We humans are creatures of habit. The structure and discipline of a routine helps to reduce stress, because we know what is coming next, day after day. A routine around bed time, also known as sleep hygiene, is proven to promote better sleep.. Children and pets crave routine, as it creates a safe, comfortable and familiar environment that they can trust.
According to NorthwestMedicine.org, a lack of routine can result in poor sleep, poor diet, increased stress and ineffective use of time. All of these can then accumulate to result in weight gain, nutrient deficiencies, sugar cravings, and lack of motivation.
So, during a crisis, like the world being on isolation during the Covid-19 outbreak, we are forced to be home. We are trying to work from home, care for our kids, pets, and ourselves, while maintaining our normal routine. As a work-at-home mother for many years, I realized the importance of creating a routine around work/life/motherhood, just so I could have some balance and not end up working around the clock. For me, this meant getting dressed for work, even though I was at home, and setting work hours. It was important to I know when my work day began and when it ended.
While we are at home during this social isolation period, which feels like it might be slowly opening back up, we must try to create routine so we can ease back into our old normal once we are given the ok, When a period like this is mandatory and out of our control, simply embracing it will allow us to stay calm, healthy and feel a sense of normalcy. Here are 3 ways to keep some routine during times of change and crisis:
- Creating a routine might look like you literally writing out a schedule for yourself. What do you want your day to look like? Include wake/sleep times, meals, exercise, socializing (via FaceTime or phone), work time, and self care rituals like meditation, deep breathing and reflection.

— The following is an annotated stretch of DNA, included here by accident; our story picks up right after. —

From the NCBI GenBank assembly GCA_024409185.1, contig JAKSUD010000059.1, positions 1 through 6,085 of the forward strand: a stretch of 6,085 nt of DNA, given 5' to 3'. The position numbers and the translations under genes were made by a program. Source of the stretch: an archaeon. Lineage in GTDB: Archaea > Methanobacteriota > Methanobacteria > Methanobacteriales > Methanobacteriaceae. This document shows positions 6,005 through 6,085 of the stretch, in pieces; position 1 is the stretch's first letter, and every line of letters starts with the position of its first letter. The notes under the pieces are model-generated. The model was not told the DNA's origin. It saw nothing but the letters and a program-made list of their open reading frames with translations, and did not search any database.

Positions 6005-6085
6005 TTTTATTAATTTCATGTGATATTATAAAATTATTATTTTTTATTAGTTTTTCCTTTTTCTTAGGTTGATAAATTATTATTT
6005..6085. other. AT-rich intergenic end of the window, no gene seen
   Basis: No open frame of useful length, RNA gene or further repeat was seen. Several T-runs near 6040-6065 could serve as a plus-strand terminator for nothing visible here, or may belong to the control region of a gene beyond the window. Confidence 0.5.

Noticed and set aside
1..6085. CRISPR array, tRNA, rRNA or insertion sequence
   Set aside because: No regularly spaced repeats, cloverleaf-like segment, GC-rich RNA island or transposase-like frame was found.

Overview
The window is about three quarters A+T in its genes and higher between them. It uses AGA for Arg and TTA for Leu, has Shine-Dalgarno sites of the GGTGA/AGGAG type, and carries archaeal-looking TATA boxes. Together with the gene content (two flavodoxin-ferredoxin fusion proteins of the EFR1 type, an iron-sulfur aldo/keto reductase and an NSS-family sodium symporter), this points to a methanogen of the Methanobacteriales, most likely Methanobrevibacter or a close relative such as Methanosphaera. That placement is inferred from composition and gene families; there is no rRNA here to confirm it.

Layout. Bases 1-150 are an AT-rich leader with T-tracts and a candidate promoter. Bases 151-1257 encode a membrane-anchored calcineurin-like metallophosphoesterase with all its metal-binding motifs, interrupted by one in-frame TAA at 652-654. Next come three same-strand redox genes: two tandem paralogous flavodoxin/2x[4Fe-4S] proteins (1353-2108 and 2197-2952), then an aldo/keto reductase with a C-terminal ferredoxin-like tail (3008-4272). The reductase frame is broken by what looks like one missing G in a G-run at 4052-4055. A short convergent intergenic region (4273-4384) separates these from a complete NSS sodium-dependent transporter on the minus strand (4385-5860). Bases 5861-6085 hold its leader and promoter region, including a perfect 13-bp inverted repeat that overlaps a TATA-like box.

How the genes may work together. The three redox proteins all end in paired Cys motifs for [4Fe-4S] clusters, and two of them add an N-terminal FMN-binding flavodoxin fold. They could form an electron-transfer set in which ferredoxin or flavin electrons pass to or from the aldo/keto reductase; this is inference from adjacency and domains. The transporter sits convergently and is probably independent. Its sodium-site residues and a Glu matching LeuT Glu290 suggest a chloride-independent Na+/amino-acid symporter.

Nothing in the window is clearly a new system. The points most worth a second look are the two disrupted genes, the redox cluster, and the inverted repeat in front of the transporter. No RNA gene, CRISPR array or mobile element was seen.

- Set an alarm to wake up and go to bed at the same time you would normally wake and sleep pre-covid days. Sleeping the day away, or staying up till the wee hours, might result in boredom, ineffective use of time, and maybe even depression. It might feel like you have all the time in the world right now, but think about all the things you could be doing to stay healthy (mentally and physically) if you had more hours in the day to be productive. Think of how many days it takes to shift your sleep cycle in and out of daylight savings twice a year, and that’s just a one hour difference!
- Meal plan as usual. We have all run out to stock our shelves and freezers with all the things we think we might need for weeks or months during this isolation period. The problem is that, because we have all these amazing snacks in our house, we eat them. Most of this is related to stress eating and boredom. Write out your plan for your meals and snacks and try to stick just to those each day. I went through my pantry, fridge and freezer and wrote out all the meals and snacks I could possibly make with the groceries I have purchased. As I run out of those items, I cross that meal off my list. It gives a bit of control over eating habits and patterns, plus I see what items I need to replace instead of buying random carts of groceries.
Above all, use this time to strengthen relationships, have gratitude for what really matters, and focus on keeping yourself, and your loved ones, safe.